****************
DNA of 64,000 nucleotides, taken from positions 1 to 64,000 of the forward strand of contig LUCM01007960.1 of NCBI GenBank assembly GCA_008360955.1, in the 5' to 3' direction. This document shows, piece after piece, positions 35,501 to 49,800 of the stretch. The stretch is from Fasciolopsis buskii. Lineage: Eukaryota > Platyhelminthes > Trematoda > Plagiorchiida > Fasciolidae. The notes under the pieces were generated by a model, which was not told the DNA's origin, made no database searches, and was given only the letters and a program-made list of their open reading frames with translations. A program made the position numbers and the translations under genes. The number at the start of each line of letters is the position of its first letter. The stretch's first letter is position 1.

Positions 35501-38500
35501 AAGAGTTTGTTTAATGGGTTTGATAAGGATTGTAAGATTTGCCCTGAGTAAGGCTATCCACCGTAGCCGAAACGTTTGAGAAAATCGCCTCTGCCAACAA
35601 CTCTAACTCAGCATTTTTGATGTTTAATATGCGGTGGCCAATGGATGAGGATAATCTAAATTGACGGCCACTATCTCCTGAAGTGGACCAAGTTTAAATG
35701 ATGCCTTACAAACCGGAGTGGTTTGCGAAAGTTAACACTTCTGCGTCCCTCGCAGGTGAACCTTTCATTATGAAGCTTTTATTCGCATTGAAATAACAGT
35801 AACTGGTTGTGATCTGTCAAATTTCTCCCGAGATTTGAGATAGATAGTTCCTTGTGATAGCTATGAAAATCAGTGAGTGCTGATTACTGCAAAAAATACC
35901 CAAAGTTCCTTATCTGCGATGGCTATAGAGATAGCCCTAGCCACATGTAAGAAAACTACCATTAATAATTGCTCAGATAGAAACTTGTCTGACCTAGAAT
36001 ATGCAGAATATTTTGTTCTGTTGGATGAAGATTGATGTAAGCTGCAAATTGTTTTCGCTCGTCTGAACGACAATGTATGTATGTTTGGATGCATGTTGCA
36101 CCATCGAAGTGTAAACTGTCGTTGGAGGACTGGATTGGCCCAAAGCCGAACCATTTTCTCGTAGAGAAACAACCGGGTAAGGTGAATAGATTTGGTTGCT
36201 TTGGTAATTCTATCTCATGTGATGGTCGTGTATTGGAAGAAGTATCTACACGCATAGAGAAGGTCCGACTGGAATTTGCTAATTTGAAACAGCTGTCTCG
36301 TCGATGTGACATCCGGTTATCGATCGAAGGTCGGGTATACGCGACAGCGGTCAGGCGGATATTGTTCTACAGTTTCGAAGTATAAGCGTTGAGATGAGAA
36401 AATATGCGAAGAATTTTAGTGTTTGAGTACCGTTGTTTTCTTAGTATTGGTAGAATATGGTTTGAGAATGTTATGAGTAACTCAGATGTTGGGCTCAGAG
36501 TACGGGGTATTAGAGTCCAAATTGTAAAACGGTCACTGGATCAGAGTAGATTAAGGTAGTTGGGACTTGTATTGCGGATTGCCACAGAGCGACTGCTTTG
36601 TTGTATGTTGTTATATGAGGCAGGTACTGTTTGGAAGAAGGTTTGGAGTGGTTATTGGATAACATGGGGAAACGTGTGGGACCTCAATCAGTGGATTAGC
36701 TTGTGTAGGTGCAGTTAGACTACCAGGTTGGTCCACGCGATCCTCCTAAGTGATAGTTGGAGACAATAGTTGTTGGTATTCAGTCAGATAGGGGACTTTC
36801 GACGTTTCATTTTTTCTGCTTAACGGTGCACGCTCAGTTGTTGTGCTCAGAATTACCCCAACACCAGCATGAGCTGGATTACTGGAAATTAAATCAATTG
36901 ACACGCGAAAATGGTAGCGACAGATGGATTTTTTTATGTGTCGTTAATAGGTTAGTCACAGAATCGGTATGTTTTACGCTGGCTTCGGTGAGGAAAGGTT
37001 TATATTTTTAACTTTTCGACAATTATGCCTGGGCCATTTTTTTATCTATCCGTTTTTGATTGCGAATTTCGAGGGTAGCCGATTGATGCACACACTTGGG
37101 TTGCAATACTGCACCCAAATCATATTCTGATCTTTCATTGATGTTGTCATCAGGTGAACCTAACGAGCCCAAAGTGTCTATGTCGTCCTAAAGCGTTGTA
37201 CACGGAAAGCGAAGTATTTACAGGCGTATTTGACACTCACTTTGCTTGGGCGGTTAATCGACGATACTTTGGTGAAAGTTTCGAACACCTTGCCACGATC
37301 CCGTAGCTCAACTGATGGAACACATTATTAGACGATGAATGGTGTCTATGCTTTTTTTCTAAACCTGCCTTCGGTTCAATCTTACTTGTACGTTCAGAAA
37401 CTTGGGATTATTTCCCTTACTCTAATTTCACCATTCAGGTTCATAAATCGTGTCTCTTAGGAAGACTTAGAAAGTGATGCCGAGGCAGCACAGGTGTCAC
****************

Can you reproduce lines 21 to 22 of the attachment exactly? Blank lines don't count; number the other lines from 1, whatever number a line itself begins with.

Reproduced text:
37301 CCGTAGCTCAACTGATGGAACACATTATTAGACGATGAATGGTGTCTATGCTTTTTTTCTAAACCTGCCTTCGGTTCAATCTTACTTGTACGTTCAGAAA
37401 CTTGGGATTATTTCCCTTACTCTAATTTCACCATTCAGGTTCATAAATCGTGTCTCTTAGGAAGACTTAGAAAGTGATGCCGAGGCAGCACAGGTGTCAC